Oral chemo still too expensive even after doughnut hole closes, study finds

Oral chemotherapy drugs are so expensive that they will be out of the financial reach of most Medicare patients even when the Part D doughnut hole closes in 2020, according to new study from the University of North Carolina at Chapel Hill.

Oral chemo still too expensive even after doughnut hole closes, study finds click to enlarge Stacie Dusetzina is an assistant professor at the UNC Eshelman School of Pharmacy and Gillings School of Global Public Health and a member of Lineberger Comprehensive Cancer Center.

Access to expensive oral chemotherapy drugs will still be out of reach for millions of Americans with Medicare coverage, even when one of the most touted reforms in health care coverage takes place in 2020. The analysis, which assesses out-of-pocket health care costs for cancer patients after the Medicare Part D doughnut hole (or coverage gap) closes, shows with unprecedented clarity that the financial burden for prescription drugs for many cancer patients will still be too high – in some cases, up to one-third of their household budget.

The researchers, led by Stacie Dusetzina at the University of North Carolina at Chapel Hill, analyzed 3,344 Medicare formularies that spell out how insurers cover prescription drugs. They found that in 2010, a typical course of oral chemotherapy drugs cost patients on average up to $8,100 per year. When the doughnut hole closes in 2020, patients will still have to pay on average $5,600 out of pocket per year, more than what the average Medicare beneficiary’s household spends on food each year.

“While closing the doughnut hole will benefit many Part D enrollees, individuals using expensive specialty drugs will continue to face very high out-of-pocket spending,” said Dusetzina, assistant professor at the UNC Eshelman School of Pharmacy and Gillings School of Global Public Health and a member of Lineberger Comprehensive Cancer Center. “These high drug costs may result in people not taking their medications as they should. That makes therapies less effective, which wastes time and money and has health and financial consequences for the patient.”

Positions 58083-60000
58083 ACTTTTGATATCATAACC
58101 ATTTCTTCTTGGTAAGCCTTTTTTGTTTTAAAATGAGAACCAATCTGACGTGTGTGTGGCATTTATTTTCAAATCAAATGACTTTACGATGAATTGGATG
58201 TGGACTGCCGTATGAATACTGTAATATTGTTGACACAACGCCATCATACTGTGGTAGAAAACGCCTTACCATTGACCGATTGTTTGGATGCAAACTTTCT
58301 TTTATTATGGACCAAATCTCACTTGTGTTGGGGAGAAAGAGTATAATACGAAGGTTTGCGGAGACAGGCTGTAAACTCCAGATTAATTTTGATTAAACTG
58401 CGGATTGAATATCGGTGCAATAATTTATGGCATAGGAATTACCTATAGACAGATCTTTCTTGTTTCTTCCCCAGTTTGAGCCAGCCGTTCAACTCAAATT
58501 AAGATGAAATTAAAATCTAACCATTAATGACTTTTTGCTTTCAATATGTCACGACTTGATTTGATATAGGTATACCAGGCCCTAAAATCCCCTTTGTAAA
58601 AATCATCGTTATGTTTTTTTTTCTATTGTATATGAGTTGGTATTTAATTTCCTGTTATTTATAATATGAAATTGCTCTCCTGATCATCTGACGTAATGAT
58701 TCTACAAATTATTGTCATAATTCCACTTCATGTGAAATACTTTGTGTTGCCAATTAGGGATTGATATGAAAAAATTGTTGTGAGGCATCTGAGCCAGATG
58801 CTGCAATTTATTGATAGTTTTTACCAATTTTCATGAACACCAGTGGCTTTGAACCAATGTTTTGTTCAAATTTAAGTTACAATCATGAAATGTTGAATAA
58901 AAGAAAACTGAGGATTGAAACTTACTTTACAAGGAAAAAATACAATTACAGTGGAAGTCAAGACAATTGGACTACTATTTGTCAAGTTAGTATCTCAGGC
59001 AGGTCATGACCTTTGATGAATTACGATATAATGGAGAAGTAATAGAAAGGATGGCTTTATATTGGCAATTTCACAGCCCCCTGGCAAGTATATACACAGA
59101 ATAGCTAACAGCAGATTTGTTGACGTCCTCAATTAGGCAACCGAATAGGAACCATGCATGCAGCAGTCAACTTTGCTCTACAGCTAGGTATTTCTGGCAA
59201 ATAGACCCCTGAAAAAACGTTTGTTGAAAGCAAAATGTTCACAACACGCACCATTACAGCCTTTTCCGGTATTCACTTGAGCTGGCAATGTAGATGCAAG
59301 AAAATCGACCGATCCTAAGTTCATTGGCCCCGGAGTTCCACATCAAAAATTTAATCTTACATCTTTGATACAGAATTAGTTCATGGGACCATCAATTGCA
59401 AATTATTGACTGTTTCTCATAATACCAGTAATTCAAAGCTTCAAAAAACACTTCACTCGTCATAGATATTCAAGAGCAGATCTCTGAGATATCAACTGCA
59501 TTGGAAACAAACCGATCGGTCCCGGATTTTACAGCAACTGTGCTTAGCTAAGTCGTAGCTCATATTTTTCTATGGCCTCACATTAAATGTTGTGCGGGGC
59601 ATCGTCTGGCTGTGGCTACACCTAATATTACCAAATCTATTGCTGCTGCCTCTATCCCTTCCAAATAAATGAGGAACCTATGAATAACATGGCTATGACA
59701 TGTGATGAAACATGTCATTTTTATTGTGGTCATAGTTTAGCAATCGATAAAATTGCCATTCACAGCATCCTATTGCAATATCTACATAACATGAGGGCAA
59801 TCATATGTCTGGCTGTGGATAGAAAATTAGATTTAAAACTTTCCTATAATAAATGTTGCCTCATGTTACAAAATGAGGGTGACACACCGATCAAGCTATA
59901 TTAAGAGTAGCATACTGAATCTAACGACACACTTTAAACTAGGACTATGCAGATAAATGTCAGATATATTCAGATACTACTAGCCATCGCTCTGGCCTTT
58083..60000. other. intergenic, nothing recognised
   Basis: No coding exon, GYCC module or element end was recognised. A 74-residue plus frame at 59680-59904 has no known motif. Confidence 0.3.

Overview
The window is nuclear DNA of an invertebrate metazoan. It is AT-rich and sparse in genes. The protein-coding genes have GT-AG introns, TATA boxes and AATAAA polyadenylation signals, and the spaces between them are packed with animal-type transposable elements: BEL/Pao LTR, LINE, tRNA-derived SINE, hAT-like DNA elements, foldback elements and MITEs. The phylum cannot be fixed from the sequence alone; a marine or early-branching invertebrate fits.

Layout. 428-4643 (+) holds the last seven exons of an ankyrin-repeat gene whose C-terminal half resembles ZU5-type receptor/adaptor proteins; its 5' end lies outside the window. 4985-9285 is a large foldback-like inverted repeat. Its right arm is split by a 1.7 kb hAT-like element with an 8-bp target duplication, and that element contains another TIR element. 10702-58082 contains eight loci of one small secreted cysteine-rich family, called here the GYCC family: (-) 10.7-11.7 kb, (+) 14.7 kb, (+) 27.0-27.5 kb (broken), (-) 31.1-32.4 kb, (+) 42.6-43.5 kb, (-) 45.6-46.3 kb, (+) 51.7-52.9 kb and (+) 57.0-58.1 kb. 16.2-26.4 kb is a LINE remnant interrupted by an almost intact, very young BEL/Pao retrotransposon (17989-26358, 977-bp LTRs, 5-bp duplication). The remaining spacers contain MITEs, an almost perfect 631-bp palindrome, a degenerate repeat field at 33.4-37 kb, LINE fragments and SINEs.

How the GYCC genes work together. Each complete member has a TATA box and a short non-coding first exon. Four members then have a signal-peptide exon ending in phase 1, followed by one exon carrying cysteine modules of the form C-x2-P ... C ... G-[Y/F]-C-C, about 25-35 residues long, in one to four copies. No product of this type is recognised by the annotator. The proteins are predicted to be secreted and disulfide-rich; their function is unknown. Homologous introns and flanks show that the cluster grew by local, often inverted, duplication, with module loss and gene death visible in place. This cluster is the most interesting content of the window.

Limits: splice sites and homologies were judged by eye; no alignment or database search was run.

Medicare Part D is the primary source of prescription drug coverage for older adults in the United States. Before the Affordable Care Act, Medicare Part D enrollees without supplemental insurance paid a $310 deductible and then 25 percent of the total cost of their prescription medications up to $2,960. They then fell into the doughnut hole where they were responsible for paying 100 percent of their prescription-drug costs until their total out-of-pocket spending on medication reached $4,700. At that point, catastrophic coverage kicked in, and patients paid five percent of their prescription costs through the rest of the year.

In 2020, patients will only be responsible for 25 percent of their prescription-drug costs associated with the doughnut hole. But with an average market price of $10,000 a month for some chemotherapy drugs, closing the doughnut hole doesn’t make much of a dent, said Dusetzina and her collaborator, Nancy Keating, a professor of health care policy at Harvard Medical School.

Their findings are reported in today’s issue of the Journal of Clinical Oncology.

Specifically, the out-of-pocket cost for a cancer patient undergoing a year of oral chemotherapy covered under Medicare Part D ranged from $6,500 to $12,000 in 2010. When the doughnut hole shrinks in 2020, the researchers project that the average out-of-pocket cost will range from $3,900 to $9600 in 2020, assuming drug prices do not change.

Media Contact: David Etchison, 919-966-7744, david_etchison@unc.edu